The Thracian chariot in question was technically in fact found in 1976 near the village of Karanovo but no one had realized its existence.
Only at the beginning of 2009, archaeologist Veselin Ignatov, who is the head of the history museum in the town of Nova Zagora, Southeast Bulgaria, and a specialist on Thracian chariots, actually discovered it as he was inspecting earlier finds stored in the museum basement.
X-ray test showed that a corroded metal plate actually contains remains of a chariot – including an absolutely unique decorative plaque made of gold alloy which decorated a Thracian chariot dated back to the 2 century AD.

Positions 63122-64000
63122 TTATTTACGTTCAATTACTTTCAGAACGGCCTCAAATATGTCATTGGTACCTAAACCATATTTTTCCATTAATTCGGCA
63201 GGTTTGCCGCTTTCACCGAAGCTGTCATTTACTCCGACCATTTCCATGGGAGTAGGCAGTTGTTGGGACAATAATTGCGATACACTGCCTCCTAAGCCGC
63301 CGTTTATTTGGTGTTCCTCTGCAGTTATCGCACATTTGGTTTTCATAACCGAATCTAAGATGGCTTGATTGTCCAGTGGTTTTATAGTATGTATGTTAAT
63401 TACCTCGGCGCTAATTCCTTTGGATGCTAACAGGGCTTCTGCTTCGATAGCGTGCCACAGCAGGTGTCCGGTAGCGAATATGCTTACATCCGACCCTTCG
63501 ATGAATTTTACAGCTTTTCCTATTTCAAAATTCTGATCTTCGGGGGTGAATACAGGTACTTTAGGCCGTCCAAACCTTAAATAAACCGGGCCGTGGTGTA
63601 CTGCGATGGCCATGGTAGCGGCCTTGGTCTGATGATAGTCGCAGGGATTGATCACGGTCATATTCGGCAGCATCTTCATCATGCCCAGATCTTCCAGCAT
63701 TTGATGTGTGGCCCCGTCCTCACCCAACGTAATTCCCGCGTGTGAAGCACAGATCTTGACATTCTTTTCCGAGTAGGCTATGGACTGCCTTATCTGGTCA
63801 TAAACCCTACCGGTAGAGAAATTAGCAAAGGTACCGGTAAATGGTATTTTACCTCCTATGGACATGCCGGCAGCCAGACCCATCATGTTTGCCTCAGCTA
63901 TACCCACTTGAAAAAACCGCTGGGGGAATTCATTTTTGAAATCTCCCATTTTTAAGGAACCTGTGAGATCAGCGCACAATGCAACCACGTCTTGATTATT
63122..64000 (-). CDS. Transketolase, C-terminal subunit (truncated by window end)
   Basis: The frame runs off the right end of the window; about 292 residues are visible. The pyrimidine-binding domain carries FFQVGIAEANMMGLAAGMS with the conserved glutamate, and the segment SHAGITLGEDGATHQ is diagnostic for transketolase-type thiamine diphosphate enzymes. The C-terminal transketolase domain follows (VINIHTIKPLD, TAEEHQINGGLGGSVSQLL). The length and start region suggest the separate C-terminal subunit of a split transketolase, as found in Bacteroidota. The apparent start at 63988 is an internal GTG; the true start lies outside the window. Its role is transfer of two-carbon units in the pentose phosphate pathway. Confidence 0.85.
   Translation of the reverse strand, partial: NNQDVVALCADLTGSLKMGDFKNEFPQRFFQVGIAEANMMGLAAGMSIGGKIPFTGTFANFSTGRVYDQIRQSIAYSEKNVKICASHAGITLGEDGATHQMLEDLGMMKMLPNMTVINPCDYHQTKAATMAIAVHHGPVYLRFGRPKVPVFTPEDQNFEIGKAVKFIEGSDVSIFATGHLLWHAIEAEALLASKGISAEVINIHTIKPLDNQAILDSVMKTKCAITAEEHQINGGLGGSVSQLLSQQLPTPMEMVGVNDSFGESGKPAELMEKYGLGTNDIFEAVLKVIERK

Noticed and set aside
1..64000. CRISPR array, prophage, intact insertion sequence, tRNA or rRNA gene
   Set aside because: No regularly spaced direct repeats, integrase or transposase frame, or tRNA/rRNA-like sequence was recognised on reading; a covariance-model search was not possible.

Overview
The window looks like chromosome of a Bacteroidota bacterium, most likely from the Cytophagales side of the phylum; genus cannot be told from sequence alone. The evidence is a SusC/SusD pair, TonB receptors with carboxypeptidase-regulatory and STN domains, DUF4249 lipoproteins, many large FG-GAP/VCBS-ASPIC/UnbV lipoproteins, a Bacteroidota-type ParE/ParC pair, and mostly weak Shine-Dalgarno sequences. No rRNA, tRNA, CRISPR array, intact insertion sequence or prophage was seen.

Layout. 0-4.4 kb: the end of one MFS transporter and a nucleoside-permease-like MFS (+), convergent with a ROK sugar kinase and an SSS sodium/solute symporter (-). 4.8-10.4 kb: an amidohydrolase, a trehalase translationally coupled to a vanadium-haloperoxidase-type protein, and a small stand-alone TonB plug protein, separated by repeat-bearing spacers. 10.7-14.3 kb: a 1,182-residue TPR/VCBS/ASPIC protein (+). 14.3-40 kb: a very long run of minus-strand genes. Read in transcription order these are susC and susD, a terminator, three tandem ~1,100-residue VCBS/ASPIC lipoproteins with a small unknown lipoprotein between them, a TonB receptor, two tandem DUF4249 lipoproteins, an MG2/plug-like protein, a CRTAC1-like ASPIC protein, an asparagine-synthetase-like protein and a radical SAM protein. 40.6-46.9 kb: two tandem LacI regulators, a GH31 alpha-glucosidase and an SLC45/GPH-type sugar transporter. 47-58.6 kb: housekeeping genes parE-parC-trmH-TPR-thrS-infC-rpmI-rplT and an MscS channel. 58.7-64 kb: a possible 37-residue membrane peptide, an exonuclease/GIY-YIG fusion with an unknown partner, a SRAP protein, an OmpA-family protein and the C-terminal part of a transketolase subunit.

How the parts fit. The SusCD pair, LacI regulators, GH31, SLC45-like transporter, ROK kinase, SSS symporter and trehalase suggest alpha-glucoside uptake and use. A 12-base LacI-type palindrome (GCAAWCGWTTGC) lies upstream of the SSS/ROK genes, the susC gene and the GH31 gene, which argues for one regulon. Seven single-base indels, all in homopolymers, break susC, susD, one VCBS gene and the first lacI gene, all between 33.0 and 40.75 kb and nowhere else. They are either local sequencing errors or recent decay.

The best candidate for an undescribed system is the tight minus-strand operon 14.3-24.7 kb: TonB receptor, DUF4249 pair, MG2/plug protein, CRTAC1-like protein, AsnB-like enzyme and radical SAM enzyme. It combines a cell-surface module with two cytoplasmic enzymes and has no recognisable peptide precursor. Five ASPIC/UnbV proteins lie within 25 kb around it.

It is both the decoration and the gold-copper alloy that make the chariot on display in downtown Sofia without any analogy among similar finds from ancient times.
The decorative plaque is 52 cm long and 12 cm wide, and 0,3 cm thick. It was placed on the lower back part of the chariot, which was actually a luxury passenger car rather than a war chariot. It pictures what appears to be an ancient building, most likely a temple.
Other decorations on the chariot include a bust of Heracles (Hercules), and two heads of Medusa, the mythical gorgon monster.